In the Pontypool union there were poorhouses in Goytre, Panteg and Pontypool. The Goytre parish wished to withdraw entirely from the new system, arguing that the poor of the parish were contented and happy and that the curate attended to their religious instruction. The reply of the Poor Law Commission on June 30th 1836 was that this was quite contrary to the law, and Clive, writing from Cardiff in the July, explained that, "the stuff from the recusant parish Goytree proceeded from an ass of a navy captain not even a rate payer" but who had exercised some influence over the overseer. (12) The Panteg poorhouse had an unsatisfactory history, certain parishes being instructed by the Guardians to terminate contracts with the keeper Ann Davies, "in consequence of the conduct" of this woman; her conduct is not specified. (13) The man Bowyer, who succeeded her in the August was also the Relieving Officer for Panteg and, after a series of complaints, was dismissed from the office of Relieving Officer in April 1842. (14)
In view of the haphazard, inefficient and corrupt manner in which the pre 1834 poor law operated in Monmouthshire, statistics relating to the number of pauper children are unreliable and almost non-existent, as they are for any other class of pauper relieved. The Commissioners complained in their First Annual Report of 1835: "A considerable number of the present parish officers being unlettered men, their Returns are, as might be expected, extensively defective". (15) Yet from Clive's description of poorhouses, from the mention of certain cases scattered throughout the Newport Vestry Minute Books and from the earlier records of the Boards of Guardians, one suspects the pathetic existence of an increasing number of orphans, illegitimates, and deserted children, whose only education under such conditions was a positive encouragement to join the pauper host as its youngest recruits. The effect of the system upon them is described in the Fourth Annual Report of the Poor Law Commission 1838: "They rarely remained long with their employer, but returned to the workhouse which, so far from being to them an object of dislike, was regarded as their home and which they looked forward to as the ultimate asylum of their old age". (16)
1834 legislation was designed to extinguish the Speenhamland system
and to remedy such defects as described in Monmouthshire. A central
authority consisting of three commissioners and a paid secretary was
set up by the Act and, throughout the country, parishes were grouped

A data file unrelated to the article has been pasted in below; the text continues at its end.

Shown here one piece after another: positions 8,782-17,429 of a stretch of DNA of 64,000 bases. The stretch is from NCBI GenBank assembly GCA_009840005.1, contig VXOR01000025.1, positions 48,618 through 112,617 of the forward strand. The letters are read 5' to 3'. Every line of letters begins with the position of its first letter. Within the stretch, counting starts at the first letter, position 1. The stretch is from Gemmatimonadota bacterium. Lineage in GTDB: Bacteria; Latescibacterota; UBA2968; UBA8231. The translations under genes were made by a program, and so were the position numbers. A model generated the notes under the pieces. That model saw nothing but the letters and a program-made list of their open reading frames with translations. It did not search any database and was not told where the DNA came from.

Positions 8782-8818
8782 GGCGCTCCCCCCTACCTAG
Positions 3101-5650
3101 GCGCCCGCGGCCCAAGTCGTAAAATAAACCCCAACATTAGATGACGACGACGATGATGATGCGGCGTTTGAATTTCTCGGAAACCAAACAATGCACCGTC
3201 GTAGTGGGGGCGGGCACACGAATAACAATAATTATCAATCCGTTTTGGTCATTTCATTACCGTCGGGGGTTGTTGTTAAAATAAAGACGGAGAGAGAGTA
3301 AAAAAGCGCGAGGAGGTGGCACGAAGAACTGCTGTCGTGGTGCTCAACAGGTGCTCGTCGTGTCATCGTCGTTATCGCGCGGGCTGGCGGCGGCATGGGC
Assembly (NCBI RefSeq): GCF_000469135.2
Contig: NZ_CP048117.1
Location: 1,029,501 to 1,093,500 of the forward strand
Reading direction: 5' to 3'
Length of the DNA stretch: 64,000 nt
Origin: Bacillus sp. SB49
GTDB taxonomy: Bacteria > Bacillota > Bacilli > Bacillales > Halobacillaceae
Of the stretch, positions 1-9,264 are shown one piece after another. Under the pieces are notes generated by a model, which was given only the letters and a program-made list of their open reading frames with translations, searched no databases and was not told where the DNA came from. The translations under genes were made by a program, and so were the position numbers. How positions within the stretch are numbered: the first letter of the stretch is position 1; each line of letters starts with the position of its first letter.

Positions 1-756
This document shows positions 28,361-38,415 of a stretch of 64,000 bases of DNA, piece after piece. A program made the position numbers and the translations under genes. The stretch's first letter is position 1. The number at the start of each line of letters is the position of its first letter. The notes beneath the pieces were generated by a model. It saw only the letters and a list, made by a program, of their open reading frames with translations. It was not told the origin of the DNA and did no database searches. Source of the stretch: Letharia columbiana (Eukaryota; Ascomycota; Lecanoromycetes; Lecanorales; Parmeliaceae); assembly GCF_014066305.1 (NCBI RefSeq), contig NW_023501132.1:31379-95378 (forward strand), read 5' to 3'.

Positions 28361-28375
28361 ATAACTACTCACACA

into unions, each union to come under the control of Boards of Guardians
consisting of ex officio and elected members. (17)
A total reading of the Guardians' minute books and other local sources (21) clearly indicates an interplay between the socio-economic background and the several Boards; each union came to possess a distinctive personality which in turn affected its treatment of pauper children.
The Abergavenny union, especially after its division in 1849, led a placid existence, undisturbed by Chartist riots, largely unaffected by cholera outbreaks and remained quietly indifferent to the question of instructing its children. (22) Chepstow, formerly an important port, became the centre of a union whose records became lively from an educational point of view only when negotiations began with the local School Board in 1880. (23) The Monmouth union, like the Abergavenny union displayed a certain rustic inertia, rejecting the idea of a separate industrial school in 1848 and stubbornly refusing to appoint a male instructor until 1863. (24)
Newport, Pontypool and Bedwellty may be regarded as the industrial unions. The town of Newport was plagued by Irish immigrants as well as attracting the malcontents of the Welsh Valleys. (25) The Pontypool union was disturbed by the Chartist riots and also witnessed the troubled growth of new industry. (26) The Bedwellty union was always especially sensitive to the industrial fluctuations which lay at the source of its financial crisis in 1926. (27) The workhouse itself was embedded in a socially pathological area and the Guardians seemed unable to derive benefit from the fourteen years' history of the other established union workhouses.
These, then, were the six unions in Monmouthshire, each with its own chequered history. In the years before the formation of School Boards and County Councils and Boroughs, these unions discharged some of the duties of a local education authority, because a duty was laid upon them to provide instruction for pauper children.
Newport Vestry Minute Books. M.160. 352.9. 1773-96 and 1799-1812: Entries
for April 8th 1790, May 2nd 1801, March 15th 1810.